PLD election in Japan: Fumio Kishida could become next prime minister after winning leadership vote
In a speech after his victory, Kishida said he would “start running at full speed” to work towards “a bright future for Japan”.
“Japan’s national crisis will continue. We must continue our efforts with desperate determination to take action against Covid-19,” Kishida said in his speech on Wednesday.
“In addition, we must resolutely develop economies of scale of several tens of trillions by the end of the year,” he added. “Beyond that, there are many important issues related to the future of Japan, such as the new capitalism, the achievement of a free and open Indo-Pacific and measures against the falling birth rate.”
The LDP leadership race has been the most unpredictable in decades, and none of the four candidates – Kishida, Vaccine Minister Taro Kono, Home Affairs Minister Sanae Takaichi and House of Representatives Member Seiko Noda – n ‘obtained a majority in the initial vote.
After the second round, Kishida received a total of 257 votes – from 249 members of parliament and eight grassroots members – to defeat Kono, who obtained a total of 170 votes.
Abe, whose second term lasted eight years, resigned last September due to health concerns.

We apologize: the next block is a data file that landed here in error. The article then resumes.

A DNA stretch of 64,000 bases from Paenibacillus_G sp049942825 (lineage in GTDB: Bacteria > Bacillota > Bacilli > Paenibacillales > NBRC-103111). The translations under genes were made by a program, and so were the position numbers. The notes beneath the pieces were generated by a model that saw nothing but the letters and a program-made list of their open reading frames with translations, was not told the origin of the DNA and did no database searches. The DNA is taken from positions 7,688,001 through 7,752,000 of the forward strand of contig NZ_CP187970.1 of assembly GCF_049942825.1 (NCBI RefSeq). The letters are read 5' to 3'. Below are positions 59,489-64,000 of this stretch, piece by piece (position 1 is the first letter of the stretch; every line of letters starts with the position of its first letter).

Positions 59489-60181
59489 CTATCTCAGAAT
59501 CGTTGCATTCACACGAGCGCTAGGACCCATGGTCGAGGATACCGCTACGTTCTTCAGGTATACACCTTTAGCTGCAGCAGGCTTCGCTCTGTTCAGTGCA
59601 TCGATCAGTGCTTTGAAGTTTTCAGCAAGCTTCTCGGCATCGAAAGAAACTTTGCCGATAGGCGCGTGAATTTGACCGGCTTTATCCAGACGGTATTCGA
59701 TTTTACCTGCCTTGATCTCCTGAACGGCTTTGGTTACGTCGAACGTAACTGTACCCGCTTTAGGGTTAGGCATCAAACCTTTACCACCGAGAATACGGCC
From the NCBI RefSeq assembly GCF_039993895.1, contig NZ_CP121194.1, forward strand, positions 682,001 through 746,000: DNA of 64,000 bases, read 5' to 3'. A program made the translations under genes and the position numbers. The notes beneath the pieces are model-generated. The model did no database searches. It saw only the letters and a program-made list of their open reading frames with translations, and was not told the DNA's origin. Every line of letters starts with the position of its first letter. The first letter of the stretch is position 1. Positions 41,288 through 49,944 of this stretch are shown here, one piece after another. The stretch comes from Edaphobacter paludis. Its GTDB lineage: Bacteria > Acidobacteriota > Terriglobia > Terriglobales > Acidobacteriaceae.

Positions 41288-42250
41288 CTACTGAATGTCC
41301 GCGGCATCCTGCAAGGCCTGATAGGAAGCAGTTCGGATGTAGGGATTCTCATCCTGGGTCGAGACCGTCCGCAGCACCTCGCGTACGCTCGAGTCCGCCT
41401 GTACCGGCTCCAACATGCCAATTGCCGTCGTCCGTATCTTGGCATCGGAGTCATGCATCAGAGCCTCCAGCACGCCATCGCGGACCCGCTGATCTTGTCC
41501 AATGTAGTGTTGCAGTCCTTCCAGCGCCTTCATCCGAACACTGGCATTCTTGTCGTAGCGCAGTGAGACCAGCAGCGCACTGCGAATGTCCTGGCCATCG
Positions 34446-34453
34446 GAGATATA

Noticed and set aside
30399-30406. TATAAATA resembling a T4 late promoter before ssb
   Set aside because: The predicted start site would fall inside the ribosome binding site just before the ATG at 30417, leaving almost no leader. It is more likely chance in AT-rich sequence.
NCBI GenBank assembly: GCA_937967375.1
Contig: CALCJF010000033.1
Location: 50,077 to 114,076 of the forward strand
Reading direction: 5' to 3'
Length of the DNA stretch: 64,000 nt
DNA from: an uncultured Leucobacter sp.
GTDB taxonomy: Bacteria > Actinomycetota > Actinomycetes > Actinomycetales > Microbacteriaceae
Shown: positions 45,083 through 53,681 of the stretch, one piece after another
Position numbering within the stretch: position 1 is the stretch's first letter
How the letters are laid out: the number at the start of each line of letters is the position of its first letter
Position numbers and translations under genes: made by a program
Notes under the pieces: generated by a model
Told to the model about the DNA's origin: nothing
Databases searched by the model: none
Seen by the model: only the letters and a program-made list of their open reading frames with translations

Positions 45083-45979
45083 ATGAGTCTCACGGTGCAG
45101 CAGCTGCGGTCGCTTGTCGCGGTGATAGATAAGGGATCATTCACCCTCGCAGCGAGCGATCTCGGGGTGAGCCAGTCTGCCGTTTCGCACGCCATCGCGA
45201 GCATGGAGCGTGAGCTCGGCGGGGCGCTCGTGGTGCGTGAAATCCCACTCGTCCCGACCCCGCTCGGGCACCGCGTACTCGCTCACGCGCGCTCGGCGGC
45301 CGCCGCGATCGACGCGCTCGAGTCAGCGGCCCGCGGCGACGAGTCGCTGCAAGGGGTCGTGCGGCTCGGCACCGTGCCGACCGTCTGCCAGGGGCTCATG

Analysts say Kishida is seen as a consensus builder who represents stability. This was his second candidacy to become leader of the LDP.
“The Japanese think about stability and preventing radical change. Kishida stands for (sustainability) and stability,” said Stephen Nagy, professor of international relations at Tokyo International Christian University, adding that Japanese CEOs consider Kishida as the most favorable choice.
Kishida campaigned to close the income gap, claiming that Abe’s eponymous economic policies – known as “Abenomics” – failed to “trickle down” from the rich to the poor. He said nuclear power should be seen as a clean energy option and offered a strong economic stimulus package.
Analysts say the question now is whether Kishida will be a lasting leader or whether Japan will return to a period of political instability similar to that of the pre-Abe era.
“Whether you like Abe or not, he’s had eight years in power to fine-tune policies. We’ve seen positive changes in corporate governance, women in the economy, migration policy, but that’s because that they’ve been pushed over time, ”Nagy said. . “Will it be a revolving door of a prime minister, or will it be a leader in power for four to five years who can make all of these changes?” “
Kishida won the second round against Kono, 58, the popular Japanese vaccine minister who also served as the country’s foreign and defense minister.
While historic that two female candidates – Takiichi, 60, and Noda, 61 – stood for the LDP election, neither garnered enough support to become Japan’s first female prime minister.
CNN’s Chandler Thornton contributed reporting.